So where do you find rocks that can be processed down into fine pigments to make paint and stains? And what rocks to look for?
Here's the thing. Any rock that you can grind down finely can be used. Some rocks are much, much easier to grind down finely than others so that's the only trick there is. If you had the ability to grind diamonds into fine dust you could use diamonds. It's really this simple.
My mortar and pestle that I use for initial smashing of rocks is a cast iron mortar and pestle and then once pea sized, I switch to my granite mortar and pestle. This means that I am only able to grind down rocks that are softer than granite. Granite is pretty darn hard. It is a 6-7 on the moh's hardness scale. So really, the main limiting factor is whether or not you can grind it down to a fine powder.
Just another reminder to use dust masks, people. Please.
The short answer to where to find rocks for pigment is anywhere. The long answer is that it depends on where you live.
Here is an example of a bunch of rocks and dirt revealed when a construction crew came through and dug an area up. Road cut outs (where hills are cut away for a road to pass through) are often excellent places to check.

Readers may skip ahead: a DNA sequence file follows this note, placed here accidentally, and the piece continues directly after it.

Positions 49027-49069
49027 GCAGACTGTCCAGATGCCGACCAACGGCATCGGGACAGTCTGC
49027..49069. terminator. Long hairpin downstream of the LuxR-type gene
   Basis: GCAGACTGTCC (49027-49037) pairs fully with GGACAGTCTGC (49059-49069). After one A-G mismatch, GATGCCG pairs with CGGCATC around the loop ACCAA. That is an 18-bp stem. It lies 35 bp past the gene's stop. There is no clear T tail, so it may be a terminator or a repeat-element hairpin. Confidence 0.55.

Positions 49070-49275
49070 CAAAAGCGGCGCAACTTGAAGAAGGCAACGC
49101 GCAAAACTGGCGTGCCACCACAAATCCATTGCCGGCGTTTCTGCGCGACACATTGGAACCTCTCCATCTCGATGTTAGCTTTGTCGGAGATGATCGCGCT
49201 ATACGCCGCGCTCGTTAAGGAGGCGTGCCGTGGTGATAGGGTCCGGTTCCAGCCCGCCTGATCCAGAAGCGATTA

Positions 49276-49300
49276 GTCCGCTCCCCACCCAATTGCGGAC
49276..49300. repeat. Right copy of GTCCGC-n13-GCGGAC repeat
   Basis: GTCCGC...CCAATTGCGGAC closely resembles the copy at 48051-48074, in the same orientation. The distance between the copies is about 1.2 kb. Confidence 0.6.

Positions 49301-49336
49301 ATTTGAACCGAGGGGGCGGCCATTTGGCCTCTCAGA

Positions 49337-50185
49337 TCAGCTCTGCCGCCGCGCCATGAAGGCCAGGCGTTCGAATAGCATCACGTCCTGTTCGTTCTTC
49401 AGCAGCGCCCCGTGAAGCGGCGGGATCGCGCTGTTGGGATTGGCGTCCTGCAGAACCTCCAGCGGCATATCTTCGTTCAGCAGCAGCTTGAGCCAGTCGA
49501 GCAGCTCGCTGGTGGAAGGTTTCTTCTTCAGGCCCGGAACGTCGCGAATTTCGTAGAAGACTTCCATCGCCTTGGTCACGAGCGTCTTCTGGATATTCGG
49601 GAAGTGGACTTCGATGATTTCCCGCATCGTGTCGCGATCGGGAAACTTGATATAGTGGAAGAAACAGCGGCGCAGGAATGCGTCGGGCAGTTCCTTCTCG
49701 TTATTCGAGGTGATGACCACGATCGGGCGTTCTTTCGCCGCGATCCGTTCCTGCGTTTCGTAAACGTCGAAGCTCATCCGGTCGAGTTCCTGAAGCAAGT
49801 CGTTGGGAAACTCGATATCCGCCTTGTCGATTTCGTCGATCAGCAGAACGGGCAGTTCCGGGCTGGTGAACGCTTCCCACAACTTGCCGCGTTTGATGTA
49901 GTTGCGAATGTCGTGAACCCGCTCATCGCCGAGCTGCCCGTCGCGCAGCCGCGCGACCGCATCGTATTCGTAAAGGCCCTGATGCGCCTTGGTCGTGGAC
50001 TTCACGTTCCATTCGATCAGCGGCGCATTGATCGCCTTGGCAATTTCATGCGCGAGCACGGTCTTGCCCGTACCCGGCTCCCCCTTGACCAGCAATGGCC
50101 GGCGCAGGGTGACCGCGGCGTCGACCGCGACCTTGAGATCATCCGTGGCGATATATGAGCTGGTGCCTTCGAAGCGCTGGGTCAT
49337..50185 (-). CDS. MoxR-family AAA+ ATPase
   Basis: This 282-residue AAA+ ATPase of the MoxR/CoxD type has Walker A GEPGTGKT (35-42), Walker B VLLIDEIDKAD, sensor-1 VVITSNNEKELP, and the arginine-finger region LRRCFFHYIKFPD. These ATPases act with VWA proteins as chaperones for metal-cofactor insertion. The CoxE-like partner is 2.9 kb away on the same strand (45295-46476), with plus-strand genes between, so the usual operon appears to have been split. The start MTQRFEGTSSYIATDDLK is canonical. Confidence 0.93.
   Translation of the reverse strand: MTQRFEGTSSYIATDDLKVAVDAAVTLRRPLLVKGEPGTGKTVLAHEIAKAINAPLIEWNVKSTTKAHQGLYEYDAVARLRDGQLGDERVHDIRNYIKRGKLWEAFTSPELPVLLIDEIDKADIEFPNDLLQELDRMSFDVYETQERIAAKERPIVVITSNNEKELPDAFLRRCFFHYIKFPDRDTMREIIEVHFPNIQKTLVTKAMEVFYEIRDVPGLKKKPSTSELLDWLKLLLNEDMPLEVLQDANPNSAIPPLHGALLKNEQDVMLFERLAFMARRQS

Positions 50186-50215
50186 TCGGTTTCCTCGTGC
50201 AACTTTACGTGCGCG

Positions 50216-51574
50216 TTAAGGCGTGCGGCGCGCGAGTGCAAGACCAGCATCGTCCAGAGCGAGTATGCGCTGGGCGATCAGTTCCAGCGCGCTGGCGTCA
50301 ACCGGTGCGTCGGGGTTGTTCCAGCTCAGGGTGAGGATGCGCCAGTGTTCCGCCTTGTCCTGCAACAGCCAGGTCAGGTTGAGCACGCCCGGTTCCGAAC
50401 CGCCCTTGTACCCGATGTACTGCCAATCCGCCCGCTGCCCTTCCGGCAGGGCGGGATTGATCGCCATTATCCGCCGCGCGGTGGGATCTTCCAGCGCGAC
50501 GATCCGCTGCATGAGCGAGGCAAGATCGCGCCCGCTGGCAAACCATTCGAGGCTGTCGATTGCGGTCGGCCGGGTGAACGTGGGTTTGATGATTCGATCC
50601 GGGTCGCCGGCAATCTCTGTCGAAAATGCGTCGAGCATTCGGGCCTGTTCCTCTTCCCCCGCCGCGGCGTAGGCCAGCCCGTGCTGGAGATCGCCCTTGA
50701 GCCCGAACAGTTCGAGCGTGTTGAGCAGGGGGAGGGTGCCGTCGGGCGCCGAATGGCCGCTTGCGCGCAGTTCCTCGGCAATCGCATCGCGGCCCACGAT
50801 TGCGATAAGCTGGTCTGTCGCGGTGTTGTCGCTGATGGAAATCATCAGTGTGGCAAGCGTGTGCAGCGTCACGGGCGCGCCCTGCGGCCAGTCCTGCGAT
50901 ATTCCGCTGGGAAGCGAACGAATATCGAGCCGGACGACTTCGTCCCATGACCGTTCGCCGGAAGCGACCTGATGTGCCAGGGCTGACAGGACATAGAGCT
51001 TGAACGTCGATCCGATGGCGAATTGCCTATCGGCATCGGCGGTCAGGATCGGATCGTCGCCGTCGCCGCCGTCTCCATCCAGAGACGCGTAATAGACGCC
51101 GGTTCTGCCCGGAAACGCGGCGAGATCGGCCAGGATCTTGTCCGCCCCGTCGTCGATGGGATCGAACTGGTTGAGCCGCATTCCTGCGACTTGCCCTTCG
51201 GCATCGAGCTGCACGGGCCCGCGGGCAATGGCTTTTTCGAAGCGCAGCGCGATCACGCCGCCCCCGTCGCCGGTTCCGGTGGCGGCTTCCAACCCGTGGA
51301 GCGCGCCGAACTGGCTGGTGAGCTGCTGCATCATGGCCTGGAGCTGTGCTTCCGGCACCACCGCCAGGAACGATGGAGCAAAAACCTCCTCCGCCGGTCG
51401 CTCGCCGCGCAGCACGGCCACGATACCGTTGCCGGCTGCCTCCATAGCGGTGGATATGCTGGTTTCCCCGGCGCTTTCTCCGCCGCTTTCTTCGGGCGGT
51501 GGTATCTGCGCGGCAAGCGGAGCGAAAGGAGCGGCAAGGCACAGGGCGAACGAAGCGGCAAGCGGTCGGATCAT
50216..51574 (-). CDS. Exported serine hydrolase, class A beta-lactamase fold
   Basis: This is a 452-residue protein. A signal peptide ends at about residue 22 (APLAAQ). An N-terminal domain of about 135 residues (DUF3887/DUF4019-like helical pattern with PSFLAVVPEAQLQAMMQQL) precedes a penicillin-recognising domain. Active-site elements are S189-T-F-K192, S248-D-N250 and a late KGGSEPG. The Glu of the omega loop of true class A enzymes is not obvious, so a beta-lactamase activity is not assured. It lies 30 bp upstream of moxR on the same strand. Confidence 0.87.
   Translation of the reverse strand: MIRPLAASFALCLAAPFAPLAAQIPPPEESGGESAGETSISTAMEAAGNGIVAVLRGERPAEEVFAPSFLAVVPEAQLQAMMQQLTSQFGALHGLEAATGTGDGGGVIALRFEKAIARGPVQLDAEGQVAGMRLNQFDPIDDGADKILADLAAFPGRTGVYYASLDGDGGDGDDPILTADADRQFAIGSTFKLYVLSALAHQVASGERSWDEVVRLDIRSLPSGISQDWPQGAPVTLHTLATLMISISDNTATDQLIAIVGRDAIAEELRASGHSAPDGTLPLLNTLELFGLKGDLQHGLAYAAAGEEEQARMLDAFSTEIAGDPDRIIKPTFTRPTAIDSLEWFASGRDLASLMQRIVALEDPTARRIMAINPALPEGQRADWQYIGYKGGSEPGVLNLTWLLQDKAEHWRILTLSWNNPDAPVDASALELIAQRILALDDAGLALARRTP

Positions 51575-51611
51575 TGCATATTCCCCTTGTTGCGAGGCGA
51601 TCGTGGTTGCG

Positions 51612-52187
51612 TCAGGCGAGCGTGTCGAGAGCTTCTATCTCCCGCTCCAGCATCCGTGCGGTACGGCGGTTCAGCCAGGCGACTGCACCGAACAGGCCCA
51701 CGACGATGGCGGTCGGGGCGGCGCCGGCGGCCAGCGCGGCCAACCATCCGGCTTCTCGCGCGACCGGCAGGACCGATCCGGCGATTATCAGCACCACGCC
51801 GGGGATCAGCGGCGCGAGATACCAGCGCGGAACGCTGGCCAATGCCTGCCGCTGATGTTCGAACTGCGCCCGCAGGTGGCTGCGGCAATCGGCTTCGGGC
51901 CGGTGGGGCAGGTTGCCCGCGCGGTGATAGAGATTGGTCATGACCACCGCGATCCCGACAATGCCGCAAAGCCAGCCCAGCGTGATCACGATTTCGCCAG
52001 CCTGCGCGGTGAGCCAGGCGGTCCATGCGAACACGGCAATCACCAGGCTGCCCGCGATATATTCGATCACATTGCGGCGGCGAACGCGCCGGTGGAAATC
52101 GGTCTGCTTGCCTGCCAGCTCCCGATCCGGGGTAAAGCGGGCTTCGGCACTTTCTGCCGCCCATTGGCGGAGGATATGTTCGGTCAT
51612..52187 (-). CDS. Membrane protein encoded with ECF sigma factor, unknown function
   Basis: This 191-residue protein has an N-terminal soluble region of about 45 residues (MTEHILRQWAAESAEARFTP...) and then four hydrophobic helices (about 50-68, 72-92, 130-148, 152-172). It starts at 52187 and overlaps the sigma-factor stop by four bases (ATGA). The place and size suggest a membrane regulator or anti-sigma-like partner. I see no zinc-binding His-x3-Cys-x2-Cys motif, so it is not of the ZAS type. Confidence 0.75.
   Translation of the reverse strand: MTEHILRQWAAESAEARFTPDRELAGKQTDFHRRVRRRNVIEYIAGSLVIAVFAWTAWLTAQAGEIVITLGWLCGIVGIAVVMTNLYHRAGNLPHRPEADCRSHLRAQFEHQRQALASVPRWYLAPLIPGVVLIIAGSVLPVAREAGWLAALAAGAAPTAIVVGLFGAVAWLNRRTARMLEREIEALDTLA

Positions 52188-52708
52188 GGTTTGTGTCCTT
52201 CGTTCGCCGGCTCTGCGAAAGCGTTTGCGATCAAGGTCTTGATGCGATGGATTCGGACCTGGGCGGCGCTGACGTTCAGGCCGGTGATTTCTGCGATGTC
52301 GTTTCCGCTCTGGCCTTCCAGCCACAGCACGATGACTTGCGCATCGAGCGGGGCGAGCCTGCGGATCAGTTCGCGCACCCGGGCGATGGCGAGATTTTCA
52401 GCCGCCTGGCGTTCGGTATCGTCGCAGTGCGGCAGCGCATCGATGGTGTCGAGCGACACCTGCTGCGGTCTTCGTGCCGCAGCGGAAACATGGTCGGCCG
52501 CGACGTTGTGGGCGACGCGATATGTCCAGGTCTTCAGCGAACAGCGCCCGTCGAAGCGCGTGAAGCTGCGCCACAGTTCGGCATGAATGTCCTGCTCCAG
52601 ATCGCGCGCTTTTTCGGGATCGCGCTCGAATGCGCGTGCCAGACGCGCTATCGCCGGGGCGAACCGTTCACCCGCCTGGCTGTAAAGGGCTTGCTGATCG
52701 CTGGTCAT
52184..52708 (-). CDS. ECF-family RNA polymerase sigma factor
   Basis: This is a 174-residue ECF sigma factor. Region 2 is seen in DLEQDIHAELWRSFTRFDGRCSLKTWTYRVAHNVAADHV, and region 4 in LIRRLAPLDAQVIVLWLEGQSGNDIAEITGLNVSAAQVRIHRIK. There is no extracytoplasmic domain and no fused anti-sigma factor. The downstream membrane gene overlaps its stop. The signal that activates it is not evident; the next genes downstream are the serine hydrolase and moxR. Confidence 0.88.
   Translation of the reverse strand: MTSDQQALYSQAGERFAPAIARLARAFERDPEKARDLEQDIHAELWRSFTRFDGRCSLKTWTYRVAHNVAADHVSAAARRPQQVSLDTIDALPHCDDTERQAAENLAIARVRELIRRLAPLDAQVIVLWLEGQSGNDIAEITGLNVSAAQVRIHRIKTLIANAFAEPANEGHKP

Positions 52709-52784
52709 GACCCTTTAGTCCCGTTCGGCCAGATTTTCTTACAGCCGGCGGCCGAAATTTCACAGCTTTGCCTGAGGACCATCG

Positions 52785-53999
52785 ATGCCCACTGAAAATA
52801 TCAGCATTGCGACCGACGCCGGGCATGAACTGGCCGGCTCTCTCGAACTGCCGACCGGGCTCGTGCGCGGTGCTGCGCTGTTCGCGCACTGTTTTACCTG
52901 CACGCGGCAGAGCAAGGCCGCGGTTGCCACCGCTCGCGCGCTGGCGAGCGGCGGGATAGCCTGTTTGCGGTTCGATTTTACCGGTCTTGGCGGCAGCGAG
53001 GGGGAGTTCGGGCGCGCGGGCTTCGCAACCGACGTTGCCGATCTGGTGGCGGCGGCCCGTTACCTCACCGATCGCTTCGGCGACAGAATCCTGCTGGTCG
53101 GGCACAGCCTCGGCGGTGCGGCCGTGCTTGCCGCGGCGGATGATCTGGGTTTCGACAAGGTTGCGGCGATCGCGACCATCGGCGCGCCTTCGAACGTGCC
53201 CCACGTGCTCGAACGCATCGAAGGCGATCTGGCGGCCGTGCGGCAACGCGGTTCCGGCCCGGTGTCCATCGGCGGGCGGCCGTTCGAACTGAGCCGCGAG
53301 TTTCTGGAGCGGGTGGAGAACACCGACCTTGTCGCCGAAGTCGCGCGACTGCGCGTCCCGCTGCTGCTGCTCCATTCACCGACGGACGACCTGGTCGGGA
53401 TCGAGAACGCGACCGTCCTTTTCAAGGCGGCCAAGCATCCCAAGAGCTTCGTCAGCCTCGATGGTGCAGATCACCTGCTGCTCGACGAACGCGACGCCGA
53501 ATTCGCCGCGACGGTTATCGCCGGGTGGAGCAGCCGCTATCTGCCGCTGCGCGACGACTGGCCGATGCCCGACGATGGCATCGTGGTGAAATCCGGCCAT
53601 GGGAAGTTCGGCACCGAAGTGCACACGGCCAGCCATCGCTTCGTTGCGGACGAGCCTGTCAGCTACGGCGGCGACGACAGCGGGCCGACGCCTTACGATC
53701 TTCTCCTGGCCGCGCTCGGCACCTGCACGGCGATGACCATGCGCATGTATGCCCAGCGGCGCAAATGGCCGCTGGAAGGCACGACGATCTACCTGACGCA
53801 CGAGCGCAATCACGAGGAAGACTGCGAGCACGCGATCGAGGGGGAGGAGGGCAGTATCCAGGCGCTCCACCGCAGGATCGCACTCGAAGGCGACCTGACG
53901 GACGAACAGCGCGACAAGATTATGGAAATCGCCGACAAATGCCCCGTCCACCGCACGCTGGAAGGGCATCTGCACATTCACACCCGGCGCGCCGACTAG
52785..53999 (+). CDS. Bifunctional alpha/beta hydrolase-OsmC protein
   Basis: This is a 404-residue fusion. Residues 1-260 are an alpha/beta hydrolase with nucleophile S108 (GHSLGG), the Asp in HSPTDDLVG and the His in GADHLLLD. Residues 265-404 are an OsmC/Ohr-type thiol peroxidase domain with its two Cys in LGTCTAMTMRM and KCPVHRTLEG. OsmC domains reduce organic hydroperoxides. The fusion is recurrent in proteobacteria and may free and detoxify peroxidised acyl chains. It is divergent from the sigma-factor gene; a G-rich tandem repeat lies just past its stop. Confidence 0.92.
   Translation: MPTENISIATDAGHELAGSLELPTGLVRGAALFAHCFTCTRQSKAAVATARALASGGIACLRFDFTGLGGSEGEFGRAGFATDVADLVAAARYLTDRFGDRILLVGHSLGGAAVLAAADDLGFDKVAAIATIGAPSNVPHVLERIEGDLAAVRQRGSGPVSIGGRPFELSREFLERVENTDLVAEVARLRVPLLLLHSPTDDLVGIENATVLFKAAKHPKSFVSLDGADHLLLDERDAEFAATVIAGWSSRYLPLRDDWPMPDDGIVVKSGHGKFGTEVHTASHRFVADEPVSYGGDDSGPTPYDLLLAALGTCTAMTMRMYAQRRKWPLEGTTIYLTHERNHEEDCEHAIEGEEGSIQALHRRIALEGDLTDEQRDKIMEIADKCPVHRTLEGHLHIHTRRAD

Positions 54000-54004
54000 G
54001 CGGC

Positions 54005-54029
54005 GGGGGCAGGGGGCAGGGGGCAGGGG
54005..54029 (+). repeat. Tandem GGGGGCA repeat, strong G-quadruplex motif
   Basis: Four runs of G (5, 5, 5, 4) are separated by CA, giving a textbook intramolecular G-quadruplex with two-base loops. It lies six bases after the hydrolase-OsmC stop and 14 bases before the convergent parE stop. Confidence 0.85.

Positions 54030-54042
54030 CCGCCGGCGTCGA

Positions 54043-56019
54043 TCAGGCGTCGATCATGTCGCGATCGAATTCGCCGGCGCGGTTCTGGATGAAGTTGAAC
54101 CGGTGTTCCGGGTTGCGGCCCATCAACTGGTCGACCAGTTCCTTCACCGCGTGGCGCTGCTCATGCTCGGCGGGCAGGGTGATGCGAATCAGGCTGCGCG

Another place to check is where land meets water - river, lake, ocean shores and even tiny creek beds.
Below is a perfect example of a river source. Just looks like a bunch of brown stones, right? Any color here?
These are sandstone - I talk about how to process rocks for wood stains in a different post that features sandstone.
The rocks pictured at the very top of this post ground down finely and easily into these colors:
These are mostly ochre colors, near the site of an abandoned iron mine. If you happen to have iron mining history in your area (time to dig out the local history books) it can be an excellent place to search.
Sometimes, following clues like the names of towns or roads can lead you to interesting places.
In some areas of the world, exposed rock and land formations have bands of colors or there can be entire mountains of color (think colorful desert areas that include names like "painted" or "red" for starters) so it really depends on where you are.
Every handmade rock or earth based color I use is also tested for lightfastness directly on wood samples like these above. I have yet to find a single earth based pigment that fades in the slightest...which is why I am so enamored with them and why they have replaced plant colors for me (with the exception of beloved indigo here and a few others). More on using indigo on wood here.
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